In a study published in Discrete Dynamics in Nature and Society in 2022, Australia was named as one of the best places to be in case of nuclear war. Why? In addition to their food production capabilities, they got points for being self-sufficient in terms of energy generation, use, and surplus, a solid, reliable infrastructure, localized governments capable of planning for natural disasters like bushfires and floods, the presence of nearby trading partners, sustainable healthcare, and a standing military.

Heneghan also explained why it's difficult to find a so-called safe country, adding, "There really is no such thing as a regional nuclear war. There's conflict in the world at the moment, that's non-nuclear, and we don't feel the effects of it. But that wouldn't be the case with a regional nuclear war." That said, Australia does have some major things going for it.


Iceland is a bit of a tricky one. While it's likely to be impacted by the inevitable nuclear weapons that will be detonated as a part of World War 3, it does have some things going for it that make it likely to become a refuge — starting with the fact that while they don't bear the burden of funding and feeding a standing army, they do have coastal and air defense facilities. Even if it were to be a target, likelihood of a strike is small. That's the first very important step to safety.

They're one of a few countries named as a potential safe space in a 2022 study published in Discrete Dynamics in Nature and Society, which found that Iceland's location presented it with a unique benefit. Climate models suggest that the island nation would suffer impacts of nuclear winter that are much less pronounced than what would destroy other countries in the Northern Hemisphere. They also rely on hydroelectric power, are increasingly dependent on hydrogen fuel, and since they don't rely heavily on imports, the failure of the world's trade networks wouldn't be as badly felt.

Back in 2019, the Reykjavik Grapevine looked at how well-prepared to face nuclear threats Iceland was, and confirmed that there was a plan in place. That included increasing stocks of iodine tablets, which are life-saving in the case of nuclear fallout. Why? Taking iodine overloads the thyroid and prevents it from absorbing radioactive iodine-131, and there's even more good news for Iceland: Native species of kelp are an invaluable, naturally occurring source of this lifesaving mineral.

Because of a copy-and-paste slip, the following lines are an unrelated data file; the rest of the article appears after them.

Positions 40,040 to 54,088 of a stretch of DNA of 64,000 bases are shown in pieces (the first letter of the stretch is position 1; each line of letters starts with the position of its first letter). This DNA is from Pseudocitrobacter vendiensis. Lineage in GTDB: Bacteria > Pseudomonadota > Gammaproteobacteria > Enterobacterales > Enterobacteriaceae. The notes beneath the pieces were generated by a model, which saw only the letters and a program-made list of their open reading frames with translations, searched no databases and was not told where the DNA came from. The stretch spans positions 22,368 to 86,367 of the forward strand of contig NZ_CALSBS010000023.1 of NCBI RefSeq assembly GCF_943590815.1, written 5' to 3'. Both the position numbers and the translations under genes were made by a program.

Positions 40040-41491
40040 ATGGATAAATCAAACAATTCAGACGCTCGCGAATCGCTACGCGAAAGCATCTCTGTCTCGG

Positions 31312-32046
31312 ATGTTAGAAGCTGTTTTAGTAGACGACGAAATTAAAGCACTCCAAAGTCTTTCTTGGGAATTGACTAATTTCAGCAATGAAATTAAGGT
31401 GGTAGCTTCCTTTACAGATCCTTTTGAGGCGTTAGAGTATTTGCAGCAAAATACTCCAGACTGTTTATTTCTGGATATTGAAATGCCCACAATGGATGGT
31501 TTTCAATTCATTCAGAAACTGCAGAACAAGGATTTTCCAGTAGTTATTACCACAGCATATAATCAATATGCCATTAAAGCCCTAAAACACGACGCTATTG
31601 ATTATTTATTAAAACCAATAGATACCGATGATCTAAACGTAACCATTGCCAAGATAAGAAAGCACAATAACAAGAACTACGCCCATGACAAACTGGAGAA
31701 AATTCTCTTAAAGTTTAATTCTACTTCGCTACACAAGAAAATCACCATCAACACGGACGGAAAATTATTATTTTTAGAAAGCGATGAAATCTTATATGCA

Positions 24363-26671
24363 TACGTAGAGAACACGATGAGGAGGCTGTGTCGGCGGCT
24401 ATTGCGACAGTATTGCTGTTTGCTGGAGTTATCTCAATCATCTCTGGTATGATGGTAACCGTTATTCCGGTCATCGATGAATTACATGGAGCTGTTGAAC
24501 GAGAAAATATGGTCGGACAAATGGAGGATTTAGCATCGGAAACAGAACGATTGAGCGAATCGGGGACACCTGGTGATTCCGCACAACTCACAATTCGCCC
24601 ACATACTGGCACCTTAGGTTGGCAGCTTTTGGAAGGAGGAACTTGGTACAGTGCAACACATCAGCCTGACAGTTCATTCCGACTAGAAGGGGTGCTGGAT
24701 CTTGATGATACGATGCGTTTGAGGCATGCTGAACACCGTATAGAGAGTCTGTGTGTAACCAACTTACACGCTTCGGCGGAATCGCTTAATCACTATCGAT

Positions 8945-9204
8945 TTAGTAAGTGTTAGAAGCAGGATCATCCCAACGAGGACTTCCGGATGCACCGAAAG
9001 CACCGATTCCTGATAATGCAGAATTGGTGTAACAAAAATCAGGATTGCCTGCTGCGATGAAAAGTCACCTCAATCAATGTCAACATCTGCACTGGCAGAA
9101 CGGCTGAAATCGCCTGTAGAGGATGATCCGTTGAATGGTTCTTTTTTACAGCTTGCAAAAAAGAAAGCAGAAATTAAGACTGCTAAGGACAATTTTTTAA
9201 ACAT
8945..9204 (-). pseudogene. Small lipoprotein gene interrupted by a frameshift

New Zealand

A 2022 study published in Discrete Dynamics in Nature and Society found that there were a lot of similarities between New Zealand and Australia, as far as survivability during World War 3 and a massive nuclear event is concerned. Like Australia, New Zealand was found to be capable of producing enough food to support their population, especially if their dairy exports stopped and were instead given to the people living there. They were also found to be 76% energy self-sufficient and have a highly educated population, which is important ... especially because they're likely to face big problems relatively quickly.

Study authors did point to difficulties that the disruption of trade networks would bring, saying that the difficulties of shuffling products between islands would likely put a massive strain on energy resources. They also rely on imports for key items like chemicals, oil, and rubber, which could ultimately result in something of a domino effect. Removing building blocks could destabilize the entire nation, so New Zealand's place on the list comes with a caveat.

Study authors write: "This situation may require strict maintenance of law and order, particularly if rationing of fuel, healthcare, or even food is required. Risk of unrest is probably increased if such plans are not publicized ahead of time. ... it may struggle to enforce local rationing if social cohesion falters." In other words, it might survive, but in a "Mad Max" kind of way. Can an entire country work together to comfortably survive the aftermath of a world war? Time might tell. 


While many of the safer places in the world rely on being completely out of the way if World War 3 were to break out, Switzerland sits right in the middle of what's likely to be a major conflict. However, they have a few major things going for them, and that only starts with their long-standing policy of neutrality. Switzerland's neutrality policy is among the oldest in the world and held through the first two world wars, so projecting it's going to last through the third isn't much of a leap.

But they also have something else: A massive series of nuclear shelters with enough space for each and every person ... and then some. As of 2022, Switzerland has a population of 8.6 million, and bunkers that could support almost 9 million people. And they're everywhere: Shelters were largely built during the Cold War, were constructed inside and beneath buildings, and have been used for everything from storage to wine cellars in the decades since.